Tobin Stays Put, and Other Notes

--John Tobin tells me that he will not run for the state senate seat being vacated by Marian Walsh. He also ruled out a stab at an at-large seat. "I am running for re-election in my district," he says emphatically. So far, it looks like rep. Michael Rush has the way cleared to graduate to the upper chamber, but there are still potential candidates in the suburban parts of the district making up their minds. An intriguing rumor making the rounds is that former Allston-Brighton district councilorJerry McDermot, who now lives in Westwood, might be giving it a look.

--Interesting gender gap in that Suffolk U/Ch.7 poll released yesterday. Women give Gov. Patrick a favorable/unfavorable of 50/38, men a 38/48. The gap is still there but smaller for approve/disapprove of his performance as governor. And the gap is gone completely for "deserves re-election." Other items from the survey: only 14 percent of residents have an opinion of Charlie Baker, the GOP's most talked-about potential gubernatorial candidate, while 59% say they've never heard of him; Treasurer Tim Cahill's favorables are strong across partisan lines; more people say they trust the legislature than the governor to solve the state's economic problems; and pretty much nobody believes that serious reform will happen on Beacon Hill.

--Good piece by Donovan Slack today, showing yet another instance of how Mayor McChicken (still running scared!) bent the rules for a developer who then failed to follow through. Can this please be a campaign issue this year?

--Speaking of the Globe, this isn't a politics thing but do you think they feel at all silly doing a front-page article about how the city seems uninformed about something that the Globe itself has written nothing about?

--Kudos to st. sen. Jack Hart for keeping a close watch on how the auto-insurance reform is affecting urban customers at the one-year anniversary. Apparently a lot of drivers are finding themselves unable to find an insurer to cover them when their current policy expires. Dianne Wilkerson had been a strong watchdog on this issue (among others, including Marc Pacheco), and with her gone it's good to see Hart stepping up.

--Critics of the Gov are ready to have a field day over his selection of Stephen Crosby to review compensation at the state authorities. Among other criticisms, the easiest pot-shot is that two years ago Crosby led the Patrick advisory board that recommended big raises for judges. I happen to think Crosby was right about that: the state's judges are woefully underpaid and it's creating a long-term problem. Unfortunately, salaries for court clerks are pegged to a percentage of judge's salaries, so you'd have to raise all of their salaries. The obvious answer is to de-couple those salaries -- but it turns out that court clerks are just about the most politically protected class of residents in Massachusetts, perhaps (a cynic might suggest) because such a large percentage of them got their jobs through their close connections to state legislators and other powerful pols. So de-coupling went nowhere, just as Patrick's attempts at reforming the court system -- in large part to reduce the legislature's influence over the courts that leads to these patronage hires -- has died on the vine.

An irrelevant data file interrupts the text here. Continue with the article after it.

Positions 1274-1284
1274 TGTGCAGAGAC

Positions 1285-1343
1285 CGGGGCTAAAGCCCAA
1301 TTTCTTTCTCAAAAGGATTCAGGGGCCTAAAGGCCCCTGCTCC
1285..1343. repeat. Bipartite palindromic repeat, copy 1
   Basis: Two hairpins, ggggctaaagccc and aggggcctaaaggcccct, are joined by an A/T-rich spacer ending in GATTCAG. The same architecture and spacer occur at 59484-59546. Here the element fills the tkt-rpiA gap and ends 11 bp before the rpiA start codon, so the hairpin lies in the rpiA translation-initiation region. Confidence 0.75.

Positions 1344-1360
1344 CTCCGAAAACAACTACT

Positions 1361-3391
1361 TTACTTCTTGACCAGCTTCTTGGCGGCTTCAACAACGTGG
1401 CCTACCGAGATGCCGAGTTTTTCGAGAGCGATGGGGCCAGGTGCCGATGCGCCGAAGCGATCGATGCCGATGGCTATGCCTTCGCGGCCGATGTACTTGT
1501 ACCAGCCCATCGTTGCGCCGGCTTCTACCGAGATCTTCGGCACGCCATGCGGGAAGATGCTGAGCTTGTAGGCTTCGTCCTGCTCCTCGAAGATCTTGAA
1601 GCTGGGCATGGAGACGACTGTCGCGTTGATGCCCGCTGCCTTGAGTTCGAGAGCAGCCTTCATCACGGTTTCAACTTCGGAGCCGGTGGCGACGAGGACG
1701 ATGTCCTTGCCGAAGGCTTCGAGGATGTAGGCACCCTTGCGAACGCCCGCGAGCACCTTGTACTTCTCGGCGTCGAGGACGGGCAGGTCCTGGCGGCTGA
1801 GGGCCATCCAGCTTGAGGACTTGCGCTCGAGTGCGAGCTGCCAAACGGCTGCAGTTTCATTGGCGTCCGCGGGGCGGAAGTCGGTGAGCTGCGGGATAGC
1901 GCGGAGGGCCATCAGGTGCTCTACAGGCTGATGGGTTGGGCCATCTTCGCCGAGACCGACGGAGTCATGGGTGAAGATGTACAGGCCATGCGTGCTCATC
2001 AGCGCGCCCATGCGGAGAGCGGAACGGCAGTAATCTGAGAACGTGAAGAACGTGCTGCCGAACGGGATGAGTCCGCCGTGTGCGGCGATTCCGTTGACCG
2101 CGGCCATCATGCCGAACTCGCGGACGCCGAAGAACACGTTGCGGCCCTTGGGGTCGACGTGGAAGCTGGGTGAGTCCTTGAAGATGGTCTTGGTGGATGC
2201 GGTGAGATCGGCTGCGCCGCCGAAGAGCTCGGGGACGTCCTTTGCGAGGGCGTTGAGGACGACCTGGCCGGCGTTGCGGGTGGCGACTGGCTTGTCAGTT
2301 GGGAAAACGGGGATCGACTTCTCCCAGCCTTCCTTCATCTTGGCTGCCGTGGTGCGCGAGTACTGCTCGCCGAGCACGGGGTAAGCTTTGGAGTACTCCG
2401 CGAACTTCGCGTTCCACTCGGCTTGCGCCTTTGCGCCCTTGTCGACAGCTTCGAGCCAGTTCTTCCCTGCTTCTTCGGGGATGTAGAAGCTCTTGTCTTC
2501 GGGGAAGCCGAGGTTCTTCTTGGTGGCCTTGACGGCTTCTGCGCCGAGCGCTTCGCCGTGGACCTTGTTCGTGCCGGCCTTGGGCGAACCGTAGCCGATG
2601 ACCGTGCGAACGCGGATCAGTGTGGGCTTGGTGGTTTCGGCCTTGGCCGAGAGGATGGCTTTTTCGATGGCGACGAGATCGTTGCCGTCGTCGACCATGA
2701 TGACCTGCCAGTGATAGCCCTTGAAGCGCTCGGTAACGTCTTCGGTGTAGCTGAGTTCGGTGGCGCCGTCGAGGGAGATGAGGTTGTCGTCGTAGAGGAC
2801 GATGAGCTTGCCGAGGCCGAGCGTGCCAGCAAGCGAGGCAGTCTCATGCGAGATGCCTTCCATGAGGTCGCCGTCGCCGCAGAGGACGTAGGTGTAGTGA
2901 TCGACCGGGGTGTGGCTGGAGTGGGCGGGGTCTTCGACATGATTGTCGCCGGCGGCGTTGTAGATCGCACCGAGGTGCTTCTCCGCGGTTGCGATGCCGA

--Speaking of Deval Patrick's newfound zealotry regarding high-paid authority employees... former Maureen Feeney chief-of-staff Justin Holmes probably thought he was leaving the political hive when he split from City Hall for a job as spokesperson for the Massachusetts Convention Center Authority. As soon as he lands there, authorities like his new employer land right in the spotlight. I don't know how much James Rooney et al are making over there, but I have a feeling we're going to find out soon -- along with Holmes's new salary.

--Mitt Romney, who has been going around calling pro-union "card-check" legislation the worst thing that could happen to the economy in our lifetimes -- I'm not even exaggerating here -- had an op-ed in the Washington Times yesterday holding up Massachusetts as a "cautionary tale." As Romney explains, he vetoed a card-check bill (of relatively limited scope) in 2006, but Deval Patrick signed it in 2007. Well, you won't believe how the state has gone in the crapper since that happened, Romney tells the world (or at least that part of the world that reads the Washington Times). This might surprise you, either because A) you haven't noticed a whole lot of tales of unionizing since the law passed, or B) you thought Romney believed that the state went into the crapper because of all the gay marrying. So what is the basis of Romney's cautionary tale? The unionization last year by the teachers at the Conservatory Lab Charter School in Brighton. That's it; that's Romney's only example of the detrimental effect of the law. Just so you know, that's a whole 20 people who unionized. (All of whom signed the cards, BTW.) The horror!

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